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Lookup NU author(s): Professor Thomas Wagner,
Dr Britta Beckmann
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The inorganic terrigenous fraction of marine sediments offers a great number of different and well established proxy parameters to investigate the development of Earth's climate. This study presents a synthesis of multidisciplinary investigations which have been applied to late Quaternary sediments recovered from the low-latitude Atlantic during the Bremen Special Reseach Project 261. In the equatorial Atlantic terrigenous matter is supplied by eolian and fluvial pathways. In addition to the dust input from African deserts, the catchment areas of the three major rivers Amazon, Niger and Zaire (Congo) are the dominant sources. Small river systems are of local importance. Terrigenous records from near-continental and open pelagic depositional settings are discussed. The main questions we focused on are a) the control of climate change and b) the identification and timing of rapidly occurring events. Results from the low- latitude Atlantic support the suggestion that both high-latitude and low-latitude forcing influence tropical climate and marine sedimentation. Apparently, the frequency of climate variability in the tropics during the late Quaternary is controlled by the precessional insolation cycle, whereas amplitudes and timing of climate change are mainly determined by the high latitudes in the Northern Hemisphere. Within the phase relationships, however, regional differences arise. Furthermore, there is evidence for climate instability during glacials and interglacials which probably occurred on decadal to centennial time scales.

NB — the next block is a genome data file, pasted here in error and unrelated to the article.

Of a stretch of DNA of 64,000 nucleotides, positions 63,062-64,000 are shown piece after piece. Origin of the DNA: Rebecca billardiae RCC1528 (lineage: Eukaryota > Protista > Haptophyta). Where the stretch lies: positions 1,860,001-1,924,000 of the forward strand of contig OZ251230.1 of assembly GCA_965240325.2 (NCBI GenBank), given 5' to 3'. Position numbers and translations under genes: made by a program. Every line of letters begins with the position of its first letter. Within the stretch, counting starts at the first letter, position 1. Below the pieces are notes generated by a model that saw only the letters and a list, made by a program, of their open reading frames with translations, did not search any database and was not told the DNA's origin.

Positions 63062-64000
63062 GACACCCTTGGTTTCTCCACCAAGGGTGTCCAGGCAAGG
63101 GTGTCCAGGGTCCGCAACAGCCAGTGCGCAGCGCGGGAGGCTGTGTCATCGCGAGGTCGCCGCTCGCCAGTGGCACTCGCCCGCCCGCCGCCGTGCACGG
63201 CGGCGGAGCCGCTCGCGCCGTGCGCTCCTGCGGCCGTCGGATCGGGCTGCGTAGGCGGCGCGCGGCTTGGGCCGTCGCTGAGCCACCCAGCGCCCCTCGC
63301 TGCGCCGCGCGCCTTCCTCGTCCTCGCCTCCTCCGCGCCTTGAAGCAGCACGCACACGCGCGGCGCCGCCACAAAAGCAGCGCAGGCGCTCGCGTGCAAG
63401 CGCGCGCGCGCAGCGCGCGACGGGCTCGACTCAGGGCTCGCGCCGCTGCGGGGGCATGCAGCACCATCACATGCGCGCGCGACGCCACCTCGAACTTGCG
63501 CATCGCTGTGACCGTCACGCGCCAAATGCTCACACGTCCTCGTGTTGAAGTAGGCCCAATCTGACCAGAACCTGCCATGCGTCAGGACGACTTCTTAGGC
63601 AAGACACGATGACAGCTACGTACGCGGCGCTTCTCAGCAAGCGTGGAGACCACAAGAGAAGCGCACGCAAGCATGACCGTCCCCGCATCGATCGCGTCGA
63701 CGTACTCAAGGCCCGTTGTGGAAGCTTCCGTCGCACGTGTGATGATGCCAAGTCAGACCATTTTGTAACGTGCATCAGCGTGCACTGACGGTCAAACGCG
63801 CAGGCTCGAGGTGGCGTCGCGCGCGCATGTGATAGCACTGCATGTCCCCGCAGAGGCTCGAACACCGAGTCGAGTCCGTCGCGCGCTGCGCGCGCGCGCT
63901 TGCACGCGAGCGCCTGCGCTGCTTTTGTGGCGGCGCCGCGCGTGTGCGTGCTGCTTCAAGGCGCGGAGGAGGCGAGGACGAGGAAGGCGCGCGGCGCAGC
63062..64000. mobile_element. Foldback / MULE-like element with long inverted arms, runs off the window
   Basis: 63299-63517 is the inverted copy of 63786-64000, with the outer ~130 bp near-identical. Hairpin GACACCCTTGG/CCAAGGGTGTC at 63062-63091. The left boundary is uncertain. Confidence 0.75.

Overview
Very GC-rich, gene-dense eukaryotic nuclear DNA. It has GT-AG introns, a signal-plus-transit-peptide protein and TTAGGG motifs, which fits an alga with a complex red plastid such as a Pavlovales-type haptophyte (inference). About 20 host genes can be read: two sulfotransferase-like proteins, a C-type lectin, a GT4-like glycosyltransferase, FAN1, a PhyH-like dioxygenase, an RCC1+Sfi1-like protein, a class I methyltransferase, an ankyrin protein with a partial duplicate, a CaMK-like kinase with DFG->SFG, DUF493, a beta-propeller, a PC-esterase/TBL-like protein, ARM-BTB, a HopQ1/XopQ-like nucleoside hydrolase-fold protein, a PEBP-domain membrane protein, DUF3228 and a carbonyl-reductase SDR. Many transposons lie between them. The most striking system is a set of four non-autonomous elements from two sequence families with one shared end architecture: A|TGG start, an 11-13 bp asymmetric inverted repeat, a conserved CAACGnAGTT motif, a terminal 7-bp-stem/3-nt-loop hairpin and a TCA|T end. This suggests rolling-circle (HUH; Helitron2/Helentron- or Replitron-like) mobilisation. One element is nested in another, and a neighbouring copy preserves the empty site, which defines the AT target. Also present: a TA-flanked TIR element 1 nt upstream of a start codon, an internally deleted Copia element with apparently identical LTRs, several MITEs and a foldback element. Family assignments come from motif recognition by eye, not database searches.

Author(s): Hofmann P, Wagner T, Beckmann B
Publication type: Article
Publication status: Published
Print publication date: 01/10/2002
ISSN (print): 0091-7613
ISSN (electronic): 1943-2682
Publisher: Geological Society of America
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